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THE ABGrTJB, MONDAYS FEBRUA R Y 1,
11 . " " 1 - -.. - , ... ... v. 4
"XYE OX COLUMIUIS.
1HL TRUTH IS THAT OLD MAN -CHRIS
WAS OUT FOR THE DUST.
jiill " ""''"'' Want to Kick a Man
When He l sti11 Tnlkeil of In Chicago
anil OtluT Place ltut Chris Was a
.lar All ' Srnue.
i;i ni;lit. 1 -!, Iy Kd;ar V. Nye.)
It is iinw )'e:irs since a solir-iry
hope""'"1 '''.'!lt l,;ive lxH'n p,,'n li'ins
l,,.iwet'ii "'n lioino and tlio reigning
Trork pf K'ni? FtTilinniKl, wrsijiped ia
thonirht. Four hundred years have sj.l
a'-:iy il I!1'o'lty nation, proud and
oT,L-;int. h.-is arisen to do honor to that
and the conrugoovis blunder
n.l'lt'd a new world to civilization.
N . V
4 : w -
TIIK NOBI.EMAX AT NYE'S HOUSE. .
Reading carefully tile biography of
Columlms wo find that no one in his age
or gi-neratjon could have been better
Jittcd for the mighty job of opening up
and lnvmiing h western world than
Christopher Columbus, for he is said to
have been one of the brightest young
liars of hi time. Columbus took pre
varication in its infancy, it is said, and
pnt it oa its feet and made an industry
of it. '"lie hail a talent of deceit," says
Ins biographer, "and sometimes boasted
of it. or at least counted it a merit."
Anil this is the gentleman whose name
we give t.: the world's great exposition
4 'XI ye irs ;,!'t -r he found us while look
in,' f.ir soma one else! 1 hate to seem
pcss;ia;,ic or speak lightly of a great
man i believe tli.it 1 should speak of
(' I'uni'i.-.s with respect, as I would have
wwiK'l him to refer to mo if our places
li 1 1 h 'en reversed; but oil. how sad it is
t. kii'i.v that the land of Washington
i iiorge Washington, the man who would
ii.it hu oven about his circulation that
such a land. 1 say. should have been disr
covered by a liar who represe:ited the
pa'ip'-r lab it of Europe! Tins, 1 say.
pains and grieves in
Tile li:M".M-i'.ier of CVdmnbns also pro
d'ii.vs - i.i.l evidence to show that Chris
v.H n.it l,y a :mg, iiing distance the
I'! : m the theory of the earth's
s i:..1::. j;y. It was an i.le.a taught liy
tlu I'y'-iii-;o;v:tns in tho Sixth century
'"' Ciifi.-i. which was, its the ready
taa'hi.M iilciaii will see at once, about
'..'i ) i yeavs before Christopher Columbus
r it 1.:- lancli put up for bis great jour
ney we-;. Two hundred years before
(a.;-:-?, (.'rates is saitl to have constructed
a g'ulii! map uver ten feet in -diameter
and o lered it as a premium with his pa
!"H si that even in the time of our
Stvio-.r Hid sphericity of the earth was
ii "t a new thing. Religious matters of
i..:ir-e engrosM'd the attention at that
tune S'i uiiieh that geography was yet in
irritancy, but it was common talk in
I r::-ai, m. especially on the west side,
that the earth was round like a ball and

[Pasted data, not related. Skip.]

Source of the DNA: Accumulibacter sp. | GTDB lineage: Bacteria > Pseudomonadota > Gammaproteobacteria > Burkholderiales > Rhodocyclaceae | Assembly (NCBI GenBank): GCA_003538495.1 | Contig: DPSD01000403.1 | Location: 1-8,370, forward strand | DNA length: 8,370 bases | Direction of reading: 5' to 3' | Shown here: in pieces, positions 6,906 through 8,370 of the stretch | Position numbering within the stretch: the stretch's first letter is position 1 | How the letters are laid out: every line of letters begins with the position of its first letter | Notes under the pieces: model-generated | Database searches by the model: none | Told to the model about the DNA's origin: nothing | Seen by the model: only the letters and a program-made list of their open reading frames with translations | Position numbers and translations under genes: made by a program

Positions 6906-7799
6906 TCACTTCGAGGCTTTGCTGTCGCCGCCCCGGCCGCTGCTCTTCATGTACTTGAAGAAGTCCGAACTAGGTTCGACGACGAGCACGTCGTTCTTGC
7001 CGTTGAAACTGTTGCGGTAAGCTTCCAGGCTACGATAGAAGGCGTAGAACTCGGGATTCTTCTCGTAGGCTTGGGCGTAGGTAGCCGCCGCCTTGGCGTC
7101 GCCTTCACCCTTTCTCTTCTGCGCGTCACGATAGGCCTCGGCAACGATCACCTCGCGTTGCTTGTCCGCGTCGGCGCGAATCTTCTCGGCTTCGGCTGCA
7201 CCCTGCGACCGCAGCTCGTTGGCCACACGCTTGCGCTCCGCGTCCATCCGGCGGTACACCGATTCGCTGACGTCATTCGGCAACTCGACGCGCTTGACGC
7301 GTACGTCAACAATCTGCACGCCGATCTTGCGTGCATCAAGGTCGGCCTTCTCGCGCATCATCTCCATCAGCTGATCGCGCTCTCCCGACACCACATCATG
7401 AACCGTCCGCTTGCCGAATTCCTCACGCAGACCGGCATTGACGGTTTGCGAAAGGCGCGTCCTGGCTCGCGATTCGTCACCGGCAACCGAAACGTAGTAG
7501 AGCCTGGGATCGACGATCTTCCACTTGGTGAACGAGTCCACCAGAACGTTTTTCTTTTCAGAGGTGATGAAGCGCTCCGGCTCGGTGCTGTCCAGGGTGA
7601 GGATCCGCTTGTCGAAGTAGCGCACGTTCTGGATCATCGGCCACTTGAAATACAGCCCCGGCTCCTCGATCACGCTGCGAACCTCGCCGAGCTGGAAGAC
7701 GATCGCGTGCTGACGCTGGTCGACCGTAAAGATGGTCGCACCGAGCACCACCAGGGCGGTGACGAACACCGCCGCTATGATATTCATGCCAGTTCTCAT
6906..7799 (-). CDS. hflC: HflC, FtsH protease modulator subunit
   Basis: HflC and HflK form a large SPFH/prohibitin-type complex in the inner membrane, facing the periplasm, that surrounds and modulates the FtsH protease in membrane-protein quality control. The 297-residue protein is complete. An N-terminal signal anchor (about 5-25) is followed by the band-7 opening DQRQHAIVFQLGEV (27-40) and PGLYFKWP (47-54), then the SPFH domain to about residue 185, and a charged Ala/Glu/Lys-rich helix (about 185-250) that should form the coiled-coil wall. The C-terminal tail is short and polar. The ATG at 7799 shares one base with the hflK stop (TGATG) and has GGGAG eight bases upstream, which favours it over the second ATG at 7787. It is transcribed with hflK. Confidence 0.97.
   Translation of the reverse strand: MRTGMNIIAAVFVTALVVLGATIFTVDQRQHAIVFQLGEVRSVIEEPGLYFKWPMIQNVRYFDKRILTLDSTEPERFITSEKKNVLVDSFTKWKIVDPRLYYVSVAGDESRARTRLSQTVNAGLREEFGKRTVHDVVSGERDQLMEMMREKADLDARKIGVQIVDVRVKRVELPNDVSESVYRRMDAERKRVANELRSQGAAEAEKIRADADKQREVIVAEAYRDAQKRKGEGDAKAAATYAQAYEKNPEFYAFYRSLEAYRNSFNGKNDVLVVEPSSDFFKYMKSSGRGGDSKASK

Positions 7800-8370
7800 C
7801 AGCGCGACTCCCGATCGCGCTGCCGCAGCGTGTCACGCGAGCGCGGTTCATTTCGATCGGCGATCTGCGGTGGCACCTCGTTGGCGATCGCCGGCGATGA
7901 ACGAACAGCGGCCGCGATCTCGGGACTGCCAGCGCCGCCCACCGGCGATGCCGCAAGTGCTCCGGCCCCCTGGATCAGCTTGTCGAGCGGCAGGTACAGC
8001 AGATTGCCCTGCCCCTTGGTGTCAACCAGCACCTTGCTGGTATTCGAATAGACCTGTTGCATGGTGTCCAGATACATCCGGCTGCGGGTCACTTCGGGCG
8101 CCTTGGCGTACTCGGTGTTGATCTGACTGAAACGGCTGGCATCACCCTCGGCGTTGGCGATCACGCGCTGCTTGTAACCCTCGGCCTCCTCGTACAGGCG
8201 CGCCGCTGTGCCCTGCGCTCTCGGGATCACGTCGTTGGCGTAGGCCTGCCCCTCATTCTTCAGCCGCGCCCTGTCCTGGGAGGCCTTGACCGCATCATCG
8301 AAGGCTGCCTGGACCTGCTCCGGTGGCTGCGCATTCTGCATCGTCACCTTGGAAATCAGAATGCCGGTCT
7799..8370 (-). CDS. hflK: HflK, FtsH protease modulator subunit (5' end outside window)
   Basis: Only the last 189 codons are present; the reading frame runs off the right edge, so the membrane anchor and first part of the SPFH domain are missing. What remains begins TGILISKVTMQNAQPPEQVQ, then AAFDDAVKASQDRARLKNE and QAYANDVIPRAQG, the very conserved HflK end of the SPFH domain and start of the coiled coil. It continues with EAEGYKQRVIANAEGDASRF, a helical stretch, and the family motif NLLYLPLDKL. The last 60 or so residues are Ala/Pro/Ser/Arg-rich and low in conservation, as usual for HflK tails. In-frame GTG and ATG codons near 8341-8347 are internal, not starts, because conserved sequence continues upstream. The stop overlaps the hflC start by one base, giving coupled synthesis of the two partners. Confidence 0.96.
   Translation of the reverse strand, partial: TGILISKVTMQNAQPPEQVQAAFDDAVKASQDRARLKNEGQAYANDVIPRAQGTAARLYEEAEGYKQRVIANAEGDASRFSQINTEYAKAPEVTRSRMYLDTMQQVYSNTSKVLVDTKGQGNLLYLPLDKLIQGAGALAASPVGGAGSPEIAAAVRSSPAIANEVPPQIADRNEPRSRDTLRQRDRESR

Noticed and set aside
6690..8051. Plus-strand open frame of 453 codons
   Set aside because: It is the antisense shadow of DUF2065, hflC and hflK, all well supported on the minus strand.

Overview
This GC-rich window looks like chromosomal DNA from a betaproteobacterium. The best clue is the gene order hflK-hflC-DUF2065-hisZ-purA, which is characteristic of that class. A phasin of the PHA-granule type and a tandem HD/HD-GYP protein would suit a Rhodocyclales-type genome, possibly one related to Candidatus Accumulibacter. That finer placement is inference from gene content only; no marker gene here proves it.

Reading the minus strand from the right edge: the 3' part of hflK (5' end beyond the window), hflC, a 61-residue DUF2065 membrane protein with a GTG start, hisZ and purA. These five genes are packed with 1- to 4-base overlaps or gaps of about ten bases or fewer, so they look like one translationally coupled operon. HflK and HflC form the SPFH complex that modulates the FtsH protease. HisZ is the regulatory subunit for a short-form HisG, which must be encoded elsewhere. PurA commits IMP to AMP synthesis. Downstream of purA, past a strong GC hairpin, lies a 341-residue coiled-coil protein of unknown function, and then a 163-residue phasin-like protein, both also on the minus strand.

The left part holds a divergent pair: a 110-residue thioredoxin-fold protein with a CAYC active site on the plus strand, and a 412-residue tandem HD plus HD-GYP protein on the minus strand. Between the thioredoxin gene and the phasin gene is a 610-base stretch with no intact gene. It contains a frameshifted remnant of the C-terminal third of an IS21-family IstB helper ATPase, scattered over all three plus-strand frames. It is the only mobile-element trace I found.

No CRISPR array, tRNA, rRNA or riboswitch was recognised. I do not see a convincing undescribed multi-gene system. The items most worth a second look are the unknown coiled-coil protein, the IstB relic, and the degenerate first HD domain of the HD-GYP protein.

cum;";.j ,,f ;m,i uri Wi,ter.
'Ins; anelli had much to do with firing
"P Ciliimlms to make the voyage of dis
covery. We hear very little of Tosca
nelli, and yet he taught Columbus that
tiie earth was rouud like a ball and flat
I' tiLcl t the poles. Toscanelli had fig-un.-il
out hy means of logarithms and a
P'l.ve of chalk that the circumference of
tho earth was la.OW miles. This slight
error i,! 7,ooi) miles, considering what
li-s.idvaiit.iges he had to deal with and
that one astronomer as late as the
'xti'i'Tith century made an error of
S.j"0.iasi miles in figuring out the dis-ta!i:-e
,,r tin, t-ju-th from the sun, not
yen (l;sc;ivering the mistake till years
at'erwar.l, when he accidentally paced
01 the distance out of curiosity 1 say
i-iTor of :.(Mi) iniles, at a tiuio when
thrr.i v.-en: so few harns tiporr which to
make geometrical calculations, is iMt
lv-t us now pass on rapidly to speak of
I'erdin.itid and tiiecn Isabella,
v,nv,"l i'" T'ne ligh of tnore careful ro
pin n tiy tlio biographer of Columbus,
'-it in. i too bad to liarn. aft(r years of
'ami ami trust in Isabella, that she was
foally one or onr coarsest and javest of
'h, what can be sadder than to catch
'r""-i;el head in a mean net? What
ran t.e more depressing than to know
"'at your favorite monarch is a chump
"r a jay? Oh, it is terrible! 1 never had
wit one mich experience myself. . .
Unr hnu.-e used to bo quito a rendcz
vu f0r people of title when 1 was a
tiuld. Wealthy nobles used to come to
"ar house and bring their dinners with
them. We were very popular with that
5,'t- When they came 1 slept with my
Parents. So did the other Injys. 1 held
these titled people in great esteem, and
Wive them my pie. But one day a duke
v'ho was at our place shooting grouse,
prairie chickens and cows, sat at table
'"id combed his red, xui whiskers with
"w fork. That settled it with him. 1
'ould not respect diim after that. He
HLs put his teeth on the table while
Peaking of Ids ancestors. 1 hate that.
A man who cannot speak freely of his
iiiicestors without removing uis teeth at
Tat'ie is no frimil of nrrne.
hsahella, it has been said, pawned "her
Jewels that Columbus might go to the
and find a new world. Tho his
'"nan says she did not do that. -So in
'he wonian e ilepartnieiit of the great ex-
position 4ibella should not be per
mitted to hold the place which by rights
Queen Victoria should hold. Victoria
is very deferent : from Isabella. She is
tipright as a monarch, and has never
once stepped aside from the path of
duty in order to gr tify her own selfish
wishes. She has put in her little old eight
hours per day reigning just the same as
she would if God 1 ad told her to stand
behind a counter and rap on the show
case and call "cash" for the same num
ber of years.
So the historian says that Queen Isa
bella, hoping for njw realms to govern
and for several nev.r sealskin sacques on
the return of Colm lbus, bade him god
speed and made him sign a cast iron
contract to turn ov?r all his discoveries :
to her and Fcrdintnd. Then, believing '
that the great traveler would strike Asia,
they gave him a letter of introduction
to the khan of Tart ary instead of a letter
to Sitting Bull, as they should havedouo, '
and he set out. j